Mumbai Diary: Saturday Dossier
The city - sliced, diced and served with a dash of sauce.
The tide will run
A stray watches the choppy waters of the Arabian Sea from the deserted Apollo Bunder promenade near Gateway of India on Friday. Pic /Bipin Kokate
Irani's circle of friends
Rashid Irani after being discharged from the hospital on Thursday
All those who have known veteran film critic Rashid Irani are aware that his life revolves around human interaction — from heading to the local tea shop for chai and omelette, to hours of discussion at the Mumbai Press Club, and of course, going to the movies. Last month, Sunday Mid-day had featured him in a story on Mumbaikars who were facing the lockdown alone. It led to directors Anurag Kashyap and Neeraj Ghaywan reaching out to him. Recently, Irani was admitted to Parsee General Hospital following an illness. We are happy to hear that he has been discharged, and is back in his SoBo home. Mumbai Press Club president Gurbir Singh, who had posted about his recovery on social media, told us that there is an entire WhatsApp group of friends and well-wishers rallying around the film critic. He, Singh told us, is eager to go back to the club and watch films. "He doesn't have a laptop, so Kashyap is setting up a dedicated desktop for him at the club, along with a WiFi dongle. His friends and the film fraternity are looking out for him. They've also arranged a cab to take him to and from the club," said Singh, adding that Irani is part of a vibrant, throbbing community that's been united by the love for movies over the years. "Hopefully, watching films and writing will relieve him," Singh wished.
Life's a ride
Life might sometimes feel like a constant quest to find yourself. Or so it did for cartoonist, playwright and author Manjula Padmanabhan, when she was gallivanting across Europe in her 20s, "cutting off ties with her bourgeois Indian upbringing". Padmanabhan has now written a memoir about it that's aptly called Getting There (Hachette India). "Some people say, 'Why write a book about your own crazy, irresponsible misadventures?' The answer is because I made a pledge to myself, while I was still in the midst of the journey that I would write about it — if I survived. Getting There is a fulfilment of that promise. The earlier version of the book ends with a sudden, abrupt bump. This new edition glides down to a longer and more leisurely conclusion," she said.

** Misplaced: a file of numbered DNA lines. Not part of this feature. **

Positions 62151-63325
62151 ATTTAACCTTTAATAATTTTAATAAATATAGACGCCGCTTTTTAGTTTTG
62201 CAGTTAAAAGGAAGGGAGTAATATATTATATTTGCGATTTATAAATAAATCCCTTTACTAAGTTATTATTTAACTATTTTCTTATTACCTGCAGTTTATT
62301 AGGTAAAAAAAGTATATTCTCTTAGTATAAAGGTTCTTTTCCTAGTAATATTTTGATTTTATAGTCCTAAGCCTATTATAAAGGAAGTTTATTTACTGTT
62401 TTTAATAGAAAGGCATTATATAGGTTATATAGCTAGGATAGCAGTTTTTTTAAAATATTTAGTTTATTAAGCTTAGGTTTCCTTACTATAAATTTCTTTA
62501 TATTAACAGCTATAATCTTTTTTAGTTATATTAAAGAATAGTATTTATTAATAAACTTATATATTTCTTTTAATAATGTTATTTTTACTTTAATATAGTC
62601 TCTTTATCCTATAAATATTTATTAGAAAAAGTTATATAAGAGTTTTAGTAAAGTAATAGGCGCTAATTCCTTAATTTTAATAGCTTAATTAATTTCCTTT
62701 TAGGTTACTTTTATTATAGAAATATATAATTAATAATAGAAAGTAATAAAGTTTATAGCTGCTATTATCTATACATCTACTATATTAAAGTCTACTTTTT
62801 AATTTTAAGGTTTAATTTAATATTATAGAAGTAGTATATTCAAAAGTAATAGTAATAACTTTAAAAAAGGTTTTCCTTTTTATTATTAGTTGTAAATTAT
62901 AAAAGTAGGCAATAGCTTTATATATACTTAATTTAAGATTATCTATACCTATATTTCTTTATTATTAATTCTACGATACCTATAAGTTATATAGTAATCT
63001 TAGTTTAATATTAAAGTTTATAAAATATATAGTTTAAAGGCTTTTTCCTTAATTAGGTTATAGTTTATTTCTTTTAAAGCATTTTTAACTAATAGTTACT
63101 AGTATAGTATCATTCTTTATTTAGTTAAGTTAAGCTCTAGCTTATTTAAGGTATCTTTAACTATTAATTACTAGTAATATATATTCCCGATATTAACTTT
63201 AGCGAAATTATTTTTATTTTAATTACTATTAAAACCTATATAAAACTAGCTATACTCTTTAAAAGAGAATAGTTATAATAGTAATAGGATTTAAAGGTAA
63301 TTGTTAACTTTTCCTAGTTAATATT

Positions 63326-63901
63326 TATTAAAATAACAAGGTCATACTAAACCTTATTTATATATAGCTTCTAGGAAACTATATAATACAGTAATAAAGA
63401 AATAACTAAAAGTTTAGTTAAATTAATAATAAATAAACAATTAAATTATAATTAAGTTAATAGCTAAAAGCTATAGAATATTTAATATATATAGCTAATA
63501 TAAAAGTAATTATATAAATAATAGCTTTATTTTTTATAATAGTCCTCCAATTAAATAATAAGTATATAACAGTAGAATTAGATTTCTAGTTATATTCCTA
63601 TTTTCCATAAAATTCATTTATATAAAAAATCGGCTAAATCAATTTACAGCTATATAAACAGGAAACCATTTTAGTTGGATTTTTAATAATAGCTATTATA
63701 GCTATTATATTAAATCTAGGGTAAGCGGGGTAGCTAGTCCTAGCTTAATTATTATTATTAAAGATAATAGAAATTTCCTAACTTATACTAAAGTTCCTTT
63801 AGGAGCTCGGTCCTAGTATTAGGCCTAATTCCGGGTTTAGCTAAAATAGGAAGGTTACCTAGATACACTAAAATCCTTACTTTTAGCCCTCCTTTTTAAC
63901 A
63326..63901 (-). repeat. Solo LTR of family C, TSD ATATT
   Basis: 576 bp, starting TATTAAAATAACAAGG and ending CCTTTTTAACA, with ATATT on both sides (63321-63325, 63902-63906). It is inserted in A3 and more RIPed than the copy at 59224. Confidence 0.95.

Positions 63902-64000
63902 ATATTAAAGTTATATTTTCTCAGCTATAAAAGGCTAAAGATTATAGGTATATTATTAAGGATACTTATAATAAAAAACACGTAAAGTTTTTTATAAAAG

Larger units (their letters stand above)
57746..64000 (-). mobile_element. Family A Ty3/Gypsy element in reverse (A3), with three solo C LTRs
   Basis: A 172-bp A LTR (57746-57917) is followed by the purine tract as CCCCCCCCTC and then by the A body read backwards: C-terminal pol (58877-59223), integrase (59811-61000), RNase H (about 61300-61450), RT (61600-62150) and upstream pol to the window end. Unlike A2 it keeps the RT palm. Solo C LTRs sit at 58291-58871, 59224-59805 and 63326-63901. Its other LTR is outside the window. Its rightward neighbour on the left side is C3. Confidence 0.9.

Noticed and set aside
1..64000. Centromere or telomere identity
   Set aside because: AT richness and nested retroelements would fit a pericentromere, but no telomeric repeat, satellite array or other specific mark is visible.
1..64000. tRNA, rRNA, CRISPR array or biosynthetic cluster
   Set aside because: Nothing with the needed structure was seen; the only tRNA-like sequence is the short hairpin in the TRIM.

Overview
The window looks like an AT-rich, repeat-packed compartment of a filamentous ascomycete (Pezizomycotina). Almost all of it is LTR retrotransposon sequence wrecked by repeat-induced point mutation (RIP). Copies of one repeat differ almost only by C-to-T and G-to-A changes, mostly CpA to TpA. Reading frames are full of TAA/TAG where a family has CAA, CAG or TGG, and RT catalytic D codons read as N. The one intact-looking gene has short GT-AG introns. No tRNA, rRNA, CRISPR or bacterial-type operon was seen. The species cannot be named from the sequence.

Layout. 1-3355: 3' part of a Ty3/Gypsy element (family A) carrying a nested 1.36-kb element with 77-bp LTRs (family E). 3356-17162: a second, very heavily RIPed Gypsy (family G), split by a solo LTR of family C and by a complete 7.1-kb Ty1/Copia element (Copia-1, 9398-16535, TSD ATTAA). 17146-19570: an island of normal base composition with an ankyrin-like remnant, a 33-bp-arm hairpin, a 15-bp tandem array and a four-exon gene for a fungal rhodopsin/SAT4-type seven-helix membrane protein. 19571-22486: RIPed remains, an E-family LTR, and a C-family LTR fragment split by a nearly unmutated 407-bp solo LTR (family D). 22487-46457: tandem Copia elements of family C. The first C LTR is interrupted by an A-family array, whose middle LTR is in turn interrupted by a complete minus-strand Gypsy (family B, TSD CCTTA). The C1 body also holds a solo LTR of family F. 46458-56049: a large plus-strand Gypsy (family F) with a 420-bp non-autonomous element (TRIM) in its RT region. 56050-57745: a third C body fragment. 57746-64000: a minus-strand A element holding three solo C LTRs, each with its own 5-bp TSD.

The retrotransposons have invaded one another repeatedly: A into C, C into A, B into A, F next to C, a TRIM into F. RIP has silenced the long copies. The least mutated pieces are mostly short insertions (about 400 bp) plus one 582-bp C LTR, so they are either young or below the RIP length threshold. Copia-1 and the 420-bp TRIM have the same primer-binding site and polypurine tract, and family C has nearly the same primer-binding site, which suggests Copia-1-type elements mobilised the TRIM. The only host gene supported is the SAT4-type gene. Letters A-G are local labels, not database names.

Hang out with Archie and co.
The podcast series will feature Archie, Betty, Veronica and the gang
Love Archie Comics? This diarist has some exciting news for you. The publishers of the much-loved pop culture comic across generations have announced a new podcast series with Spotify. The world of old-school soda shops, jalopies and sock hops from the 1980s and '90s will come alive and take listeners through the adventures of Archieverse that includes his friends Jughead, Betty, and Veronica, among others. "The podcast and the audio space is so vibrant. Bringing the iconic Archie library of characters to the audio streaming platform is a perfect match," Jon Goldwater, CEO and publisher of Archie Comics, told us.
One for the cops
Every day, more names of people emerge who helped our frontline heroes. This diarist learnt about Ketan Rawal, general secretary, Vanity Vans Association, who had provided vans for free to help our cops. "Women cops told me of the hardships they faced — of having to stand in the sun for long hours, and drinking less water to avoid using public restrooms.
So, with help from NGO Project Mumbai, we offered 19 vanity vans to on-duty cops," Rawal shared. These vans were in 22 locations across Mumbai. Since Unlock 1.0 was announced, it was discontinued but Rawal has been receiving requests from hospitals, which will be his next mission.
Visual thoughts from Mumbai's celebs
Mumbai artist Gaurav Ogale's latest treat, Words x Visuals, gives you a peek into the minds of evocative voices through intuitive visuals. Collaborating with celebs like Rajkummar Rao, Siddhant Chaturvedi, Kalki Koechlin, spoken word poets and authors, it explores haiku, poetry, book excerpts, spoken word and even fleeting thoughts. "I have collaborated with artistes who resonate with me as a creator and whose practice is not confined to their primary identities. It's been the most rewarding experience. Every artiste has different sensibilities and visions. The artistes I worked with allowed me unfettered freedom to interpret their thoughts in my own way. It's been a soul-to-soul artistic collaboration," Ogale said about the project. You can follow @patranimacchi on Instagram to check it out.
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